Background Retrospective studies show significant improvements in survival among women who had breast cancer resected during the luteal phase of their menstrual cycle compared with the follicular phase.We hypothesised that tumour tissue would show cyclical changes in expression of genes whose products might contribute to metastatic potential.
Methods We studied 32 premenopausal women with operable breast cancer.We assayed hormones to define more accurately the menstrual phase during which surgery was done. We used northern blot analysis of RNA from fresh-frozen tumour specimens to study the patterns of expression of genes for proteolytic enzymes (cysteine proteinase cathepsin L and aspartyl proteinase cathepsin D; matrix metalloproteinases MMP-9 and MMP-2), tissue inhibitors of metalloproteinases TIMP-1 and TIMP-2, and TP53.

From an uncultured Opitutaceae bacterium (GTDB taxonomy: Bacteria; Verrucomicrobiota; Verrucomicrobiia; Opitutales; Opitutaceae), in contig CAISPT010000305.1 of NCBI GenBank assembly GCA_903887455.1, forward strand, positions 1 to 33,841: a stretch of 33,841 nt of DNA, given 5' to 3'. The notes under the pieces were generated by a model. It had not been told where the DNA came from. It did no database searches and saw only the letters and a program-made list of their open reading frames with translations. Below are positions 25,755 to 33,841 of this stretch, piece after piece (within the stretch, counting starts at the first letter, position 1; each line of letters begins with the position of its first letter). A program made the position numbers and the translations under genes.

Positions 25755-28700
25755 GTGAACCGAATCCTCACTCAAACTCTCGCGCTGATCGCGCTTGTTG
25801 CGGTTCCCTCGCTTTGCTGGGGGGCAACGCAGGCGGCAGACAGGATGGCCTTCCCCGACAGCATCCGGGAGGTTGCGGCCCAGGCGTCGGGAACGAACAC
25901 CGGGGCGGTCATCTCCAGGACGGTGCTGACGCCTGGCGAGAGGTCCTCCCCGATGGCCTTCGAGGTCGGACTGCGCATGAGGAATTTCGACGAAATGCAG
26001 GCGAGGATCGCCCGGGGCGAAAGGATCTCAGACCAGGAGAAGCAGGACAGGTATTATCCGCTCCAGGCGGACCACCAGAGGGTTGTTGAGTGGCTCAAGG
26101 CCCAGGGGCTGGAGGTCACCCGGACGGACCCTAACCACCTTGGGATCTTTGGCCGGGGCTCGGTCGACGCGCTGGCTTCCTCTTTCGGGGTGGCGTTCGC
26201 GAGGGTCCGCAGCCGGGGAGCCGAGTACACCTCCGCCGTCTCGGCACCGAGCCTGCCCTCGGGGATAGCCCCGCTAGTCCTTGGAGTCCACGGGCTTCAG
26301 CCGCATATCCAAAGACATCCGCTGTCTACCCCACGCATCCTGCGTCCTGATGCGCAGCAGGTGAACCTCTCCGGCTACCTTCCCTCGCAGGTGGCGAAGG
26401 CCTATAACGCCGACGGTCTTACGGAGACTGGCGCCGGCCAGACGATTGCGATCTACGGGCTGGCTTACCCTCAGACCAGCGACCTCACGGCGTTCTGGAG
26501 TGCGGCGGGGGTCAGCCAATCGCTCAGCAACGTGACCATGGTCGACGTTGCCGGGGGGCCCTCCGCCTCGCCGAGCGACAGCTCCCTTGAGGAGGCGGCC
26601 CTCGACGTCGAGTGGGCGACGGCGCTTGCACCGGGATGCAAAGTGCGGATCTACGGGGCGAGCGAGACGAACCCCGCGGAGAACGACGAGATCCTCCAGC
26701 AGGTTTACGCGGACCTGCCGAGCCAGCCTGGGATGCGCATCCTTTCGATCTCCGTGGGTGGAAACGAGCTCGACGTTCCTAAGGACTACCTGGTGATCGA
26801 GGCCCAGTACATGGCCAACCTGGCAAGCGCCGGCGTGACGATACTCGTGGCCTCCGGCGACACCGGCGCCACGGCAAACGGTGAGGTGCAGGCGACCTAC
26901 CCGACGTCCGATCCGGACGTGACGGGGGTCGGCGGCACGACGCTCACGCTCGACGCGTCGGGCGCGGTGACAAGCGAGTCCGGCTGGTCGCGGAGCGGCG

Results There was a significantly higher level of expression of RNA for cathepsin L, MMP-9, and TP53 (p=0.005, 0.03, 0.03, respectively) in tumours that were resected during the follicular and periovulatory phases of the menstrual cycle than at other times in the cycle. A similar but non-significant trend was seen for MMP-2 and cathepsin D. A non-significant trend in the opposite direction was seen for TIMP-1 and TIMP-2.
Interpretation We found that tumour expression of genes that may contribute to proliferative capacity and metastatic potential can change in breast cancer during the course of the menstrual cycle.The finding could provide a molecular explanation for the reports of improved survival in some breast-cancer patients whose tumours were removed during the luteal phase of the menstrual cycle. Larger studies are required to extend our study, assess mechanisms of gene regulation, and verify any relevant influence in long-term survival.